I don't really care about these results beyond their interest as a snapshot of critical and directorial consensus in 2022. I've never been a fan of S&S and don't take their opinion as gospel, nor do I think that a single publication's once-a-decade poll defines what is and is not "canon" - "4 a: an accepted principle or rule b: a criterion or standard of judgment c: a body of principles, rules, standards, or norms". If there's any single list that could be considered canon, it's probably TSPDT, since that looks to aggregate the opinions displayed in a wide variety of lists and sources.

More food for thought (but don't read if you'd rather whine about the S&S results and bemoan that this is the end of the cinematic world and relevant critical thought; this may challenge you too much and make your precious little heads explode :exploding_head: ):
https://en.wikipedia.org/wiki/Western_canon
https://lwlies.com/articles/alternative ... in-cinema/
https://jezebel.com/rethinking-the-film ... 1844083283

Also, I agree with what jal90 writes, again. :high_five:
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#299

Post by jal90 »

Torgo wrote: December 3rd, 2022, 4:43 am re: Starting points for emerging cinephiles
I'm trying to imagine an above-average interested person, who's accustomed to parts of the IMDb Top 250 and not Fast&Furious-dumb, trying to venture into TRUE FILM by these freshly canonized / pushed Top 100 picks: #1 Jeanne Dielman, #49 Wanda, #53 News from Home
Good luck ever winning that person back for film again .. :ph43r:
Come on! For a while now the canon has tried to convince people that every best documentary has to be at least 9 hours in length (Shoah, Tie xi qu). THAT is the concerning trend and not the female directed films :P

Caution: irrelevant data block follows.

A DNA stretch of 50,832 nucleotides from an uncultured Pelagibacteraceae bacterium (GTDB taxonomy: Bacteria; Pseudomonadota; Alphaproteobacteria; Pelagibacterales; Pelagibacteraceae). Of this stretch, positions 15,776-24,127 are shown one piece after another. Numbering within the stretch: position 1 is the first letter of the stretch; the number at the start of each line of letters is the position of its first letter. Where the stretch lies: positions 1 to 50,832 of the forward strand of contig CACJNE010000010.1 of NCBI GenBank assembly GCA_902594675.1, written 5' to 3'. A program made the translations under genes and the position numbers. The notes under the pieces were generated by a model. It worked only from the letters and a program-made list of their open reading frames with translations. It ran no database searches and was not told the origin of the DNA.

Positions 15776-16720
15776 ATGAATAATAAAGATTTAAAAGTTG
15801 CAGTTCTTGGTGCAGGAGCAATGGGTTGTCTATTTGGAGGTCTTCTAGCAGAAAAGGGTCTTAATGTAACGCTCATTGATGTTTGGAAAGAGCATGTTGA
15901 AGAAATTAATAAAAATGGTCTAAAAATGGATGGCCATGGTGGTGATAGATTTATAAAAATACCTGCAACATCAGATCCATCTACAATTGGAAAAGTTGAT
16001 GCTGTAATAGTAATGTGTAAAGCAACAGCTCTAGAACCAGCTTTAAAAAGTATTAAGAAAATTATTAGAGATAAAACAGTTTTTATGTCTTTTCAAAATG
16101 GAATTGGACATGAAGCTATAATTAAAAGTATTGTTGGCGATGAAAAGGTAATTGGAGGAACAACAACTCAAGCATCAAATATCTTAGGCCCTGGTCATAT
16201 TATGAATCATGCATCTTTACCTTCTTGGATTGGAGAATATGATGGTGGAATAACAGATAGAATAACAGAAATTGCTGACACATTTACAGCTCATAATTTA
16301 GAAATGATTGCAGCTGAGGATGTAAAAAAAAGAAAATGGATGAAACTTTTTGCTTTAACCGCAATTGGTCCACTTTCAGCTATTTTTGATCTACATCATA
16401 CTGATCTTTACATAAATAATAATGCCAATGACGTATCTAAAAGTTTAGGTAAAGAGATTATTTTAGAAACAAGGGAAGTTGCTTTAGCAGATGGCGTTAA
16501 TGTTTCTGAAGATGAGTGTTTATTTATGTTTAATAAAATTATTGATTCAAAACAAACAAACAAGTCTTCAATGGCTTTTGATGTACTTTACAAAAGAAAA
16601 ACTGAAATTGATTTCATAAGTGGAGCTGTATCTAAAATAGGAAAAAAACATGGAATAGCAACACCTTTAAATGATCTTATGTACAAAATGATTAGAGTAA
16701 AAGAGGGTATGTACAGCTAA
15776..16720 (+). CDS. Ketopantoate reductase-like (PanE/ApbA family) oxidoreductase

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#300

Post by mjf314 »

jal90 wrote: December 3rd, 2022, 4:29 am On the other hand @mjf314, I do understand the "overcompensation" aspect but I don't think it is as apparent as you make it look just by showing the results. It's not like this is something completely made up for the purposes of the list. Through the last decade and this one so far, directors like Varda and Akerman have gained traction, they have met a growing audience and have been frequently revisited and programmed in various places. There's also been a more diverse pool among directors, critics and academics than perhaps ever before. If we don't take into account that in broad terms the film and cinephile community are different we can't talk about overcompensation so leniently. There's a lot of contextual analysis we can make before reaching conclusions about an obscure or untold intent behind a "best films" poll.
But there's a big difference between a "growing audience" and #1 of all time. I don't think an increase in diversity can fully explain it, because if you look at "best films of all time" polls from all over the world from many different organizations, Jeanne Dielmann has never made the top 10, so how does it suddenly jump to #1?

It looks like they only focused on a specific type of diversity, but the country diversity is still bad. Judging by the results, it looks like they invited very few Asians and Latin Americans.
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#301

Post by Fergenaprido »

mjf314 wrote: December 3rd, 2022, 4:50 am
jal90 wrote: December 3rd, 2022, 4:29 am On the other hand @mjf314, I do understand the "overcompensation" aspect but I don't think it is as apparent as you make it look just by showing the results. It's not like this is something completely made up for the purposes of the list. Through the last decade and this one so far, directors like Varda and Akerman have gained traction, they have met a growing audience and have been frequently revisited and programmed in various places. There's also been a more diverse pool among directors, critics and academics than perhaps ever before. If we don't take into account that in broad terms the film and cinephile community are different we can't talk about overcompensation so leniently. There's a lot of contextual analysis we can make before reaching conclusions about an obscure or untold intent behind a "best films" poll.